As the most common interpretation of Middle Eastern history goes, the Arab countries’ defeat in the 1967 war with Israel marked the beginning of the end of secular Arab nationalism, and the subsequent rise of radical Islamism. The events of 1967 were a crushing defeat for the secular Arab regimes. For some (though of course not all), the defeat of 1967 proved not just the failure of these specific regimes (and their militaries), but the failure of secularism in general. The solution to these failures must lie in a turn to religion, they thought. Recently, a friend of mine asked me for my interpretation of this history: “Why do you think that is? Why did the defeat of 1967 make people believe that religion was the answer?” I thought about it for a minute, and then I replied: “I really don’t know. Why do people who have lost their jobs believe that Sarah Palin is the answer?”
Of course, “people who lost a war to the Israelis” as well as “people who lost their jobs in Detroit” are false categories because not all of the former turned to radical Islamism, and not all of the latter turned to Sarah Palin. But some did. Let’s talk about those select few.
In the first article of this Owl of Minerva series, I attempted to tie the Arab Spring to the current world recession which began in 2008. In the second article, I noted the irony of the reality that, whilst the Arabs appear to be embracing the Universal Rights of Man, the world recession appears to be nudging the Europeans to flirt with fascism. But who can say with any certainty how this will all turn out? It’s all up in the air. It is entirely possible that the Arab Spring marks the close of that era of Middle Eastern history opened in 1967. But we don’t know yet. We can’t know yet. The Owl of Minerva is still in flight. Likewise, we don’t know yet if Sarah Palin and the Tea Party are likely to play a significant role in the upcoming presidential race. What we do know is that a lot of Americans are feeling the shockwaves of this same world recession, and that the Tea Party has arrived as an immediate response.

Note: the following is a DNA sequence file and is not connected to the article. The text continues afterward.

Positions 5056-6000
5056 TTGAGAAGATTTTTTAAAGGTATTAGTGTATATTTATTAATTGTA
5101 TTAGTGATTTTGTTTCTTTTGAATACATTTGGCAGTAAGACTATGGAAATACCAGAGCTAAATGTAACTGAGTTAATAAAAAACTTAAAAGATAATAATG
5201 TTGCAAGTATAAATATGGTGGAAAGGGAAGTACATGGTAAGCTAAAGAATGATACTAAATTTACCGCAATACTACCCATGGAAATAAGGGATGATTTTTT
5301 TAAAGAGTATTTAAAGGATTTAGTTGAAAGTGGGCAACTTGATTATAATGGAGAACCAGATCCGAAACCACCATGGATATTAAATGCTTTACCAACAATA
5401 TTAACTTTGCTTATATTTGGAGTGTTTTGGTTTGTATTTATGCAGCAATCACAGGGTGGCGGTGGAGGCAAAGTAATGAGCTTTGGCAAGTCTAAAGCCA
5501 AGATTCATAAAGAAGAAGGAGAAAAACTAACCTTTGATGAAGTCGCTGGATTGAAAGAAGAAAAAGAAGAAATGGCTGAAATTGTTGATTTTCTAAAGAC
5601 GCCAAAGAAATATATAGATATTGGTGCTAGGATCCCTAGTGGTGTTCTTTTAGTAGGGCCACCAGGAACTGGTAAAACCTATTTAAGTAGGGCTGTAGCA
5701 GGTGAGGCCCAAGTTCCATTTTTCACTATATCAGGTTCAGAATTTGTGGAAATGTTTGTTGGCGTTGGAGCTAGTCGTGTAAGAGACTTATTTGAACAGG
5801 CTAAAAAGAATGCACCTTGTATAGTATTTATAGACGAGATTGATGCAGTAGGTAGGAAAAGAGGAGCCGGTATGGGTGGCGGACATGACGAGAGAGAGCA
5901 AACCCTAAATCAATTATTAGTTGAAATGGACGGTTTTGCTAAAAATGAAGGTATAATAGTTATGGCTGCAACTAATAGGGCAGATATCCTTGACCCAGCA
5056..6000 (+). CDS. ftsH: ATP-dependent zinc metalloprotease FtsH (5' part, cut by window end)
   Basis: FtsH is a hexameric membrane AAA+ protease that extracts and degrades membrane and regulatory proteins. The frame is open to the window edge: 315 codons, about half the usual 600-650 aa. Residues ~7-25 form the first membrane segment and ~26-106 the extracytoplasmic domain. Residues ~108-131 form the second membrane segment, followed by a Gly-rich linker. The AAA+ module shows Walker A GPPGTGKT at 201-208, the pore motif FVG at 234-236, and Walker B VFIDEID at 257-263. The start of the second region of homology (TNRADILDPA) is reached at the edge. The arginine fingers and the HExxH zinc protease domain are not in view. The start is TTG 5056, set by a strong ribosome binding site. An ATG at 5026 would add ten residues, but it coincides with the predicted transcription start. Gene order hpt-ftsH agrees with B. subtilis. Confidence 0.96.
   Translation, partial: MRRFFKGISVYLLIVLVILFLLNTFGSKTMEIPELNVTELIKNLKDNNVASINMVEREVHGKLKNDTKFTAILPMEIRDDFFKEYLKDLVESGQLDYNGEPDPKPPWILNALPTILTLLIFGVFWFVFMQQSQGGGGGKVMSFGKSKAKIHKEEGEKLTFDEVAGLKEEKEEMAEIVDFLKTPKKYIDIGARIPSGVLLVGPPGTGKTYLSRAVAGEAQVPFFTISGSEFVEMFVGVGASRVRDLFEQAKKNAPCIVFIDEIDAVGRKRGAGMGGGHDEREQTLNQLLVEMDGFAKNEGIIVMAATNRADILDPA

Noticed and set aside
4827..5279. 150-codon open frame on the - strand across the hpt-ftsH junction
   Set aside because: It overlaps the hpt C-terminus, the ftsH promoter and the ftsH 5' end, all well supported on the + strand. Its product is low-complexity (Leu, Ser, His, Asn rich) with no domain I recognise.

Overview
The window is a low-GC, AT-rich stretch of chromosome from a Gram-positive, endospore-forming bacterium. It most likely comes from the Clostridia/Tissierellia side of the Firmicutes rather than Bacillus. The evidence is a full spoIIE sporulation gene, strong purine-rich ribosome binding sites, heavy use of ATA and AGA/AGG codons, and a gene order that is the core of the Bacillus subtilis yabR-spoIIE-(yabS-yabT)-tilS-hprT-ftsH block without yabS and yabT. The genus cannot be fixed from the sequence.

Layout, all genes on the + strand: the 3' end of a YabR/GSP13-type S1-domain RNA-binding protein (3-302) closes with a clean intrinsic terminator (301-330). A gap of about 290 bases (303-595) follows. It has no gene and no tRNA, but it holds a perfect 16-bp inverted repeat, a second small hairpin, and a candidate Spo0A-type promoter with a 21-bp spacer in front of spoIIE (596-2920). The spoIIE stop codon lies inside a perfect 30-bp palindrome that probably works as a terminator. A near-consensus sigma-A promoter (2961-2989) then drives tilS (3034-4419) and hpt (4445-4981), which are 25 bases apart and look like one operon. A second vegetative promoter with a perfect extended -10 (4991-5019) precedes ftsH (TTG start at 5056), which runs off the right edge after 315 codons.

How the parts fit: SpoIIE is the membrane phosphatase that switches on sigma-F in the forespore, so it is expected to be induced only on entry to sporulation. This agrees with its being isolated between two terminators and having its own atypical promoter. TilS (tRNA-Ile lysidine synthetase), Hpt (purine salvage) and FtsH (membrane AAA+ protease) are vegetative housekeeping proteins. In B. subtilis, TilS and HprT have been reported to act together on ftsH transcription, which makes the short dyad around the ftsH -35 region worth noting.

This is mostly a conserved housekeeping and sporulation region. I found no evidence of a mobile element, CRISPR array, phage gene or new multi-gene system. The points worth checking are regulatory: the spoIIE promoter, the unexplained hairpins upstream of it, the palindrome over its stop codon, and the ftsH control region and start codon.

The thing about the Tea Party that very few of its detractors will admit is that the movement does express legitimate grievances. A lot of people are out of work, and in its own confused and befuddled way, the Tea Party does speak to those who have recently found themselves unemployed. Indeed, the bank bailouts are a direct slap in the face to those without work. However, the Tea Party makes many crucial oversights, and fails to understand that screaming “Don’t Tread on Me” won’t get you anywhere. Most importantly, it fails to answer the question of how the quite financially secure Sarah Palin is supposed to speak for actual Americans who have lost their jobs. It remains a mystery! Talented country singer (and Tea Party favorite) John Rich speaks the truth when he sings, “While they’re living it up on Wall Street in that New York City town; Here in the real world they’re shuttin’ Detroit down.” He, however, makes one critical error: Not everyone in New York City works on Wall Street, and there are bankers in Detroit, too.
Just as the Arabs in the wake of 1967 need not have necessarily responded to their defeat with a turn to religious politics, those Americans hurt by the current recession need not necessarily turn to the right-wing populism of the Tea Party. Both cases are among the possible responses to their respective catastrophes; they are not the only response. The protesters of Tunis and Cairo, by their action, proved that it was possible to come up with a new response to their tragedy. Those men and women in Syria today on the receiving end of Bashar al-Assad’s bloodbath are proving that the process can be excruciatingly painful. Americans are no different from anyone else. They, too, can be creative in crafting a new response to their situation. Unfortunately, though, they haven’t been, as of late. Instead, in the face of their countless legitimate grievances against big Wall Street bankers and their patrons in Washington, many Americans have chosen the most immediate knee-jerk reaction: Sarah Palin. I would like simply to remind the reader that her folksy charm is only one of the many possible responses — not the response — to the people in New York and Washington whom her movement rightfully calls crooks. But we’ll have to wait and see if anyone comes up with anything better. The Owl of Minerva is in flight over Wasilla, Alaska. I, for one, hope that he lands somewhere else.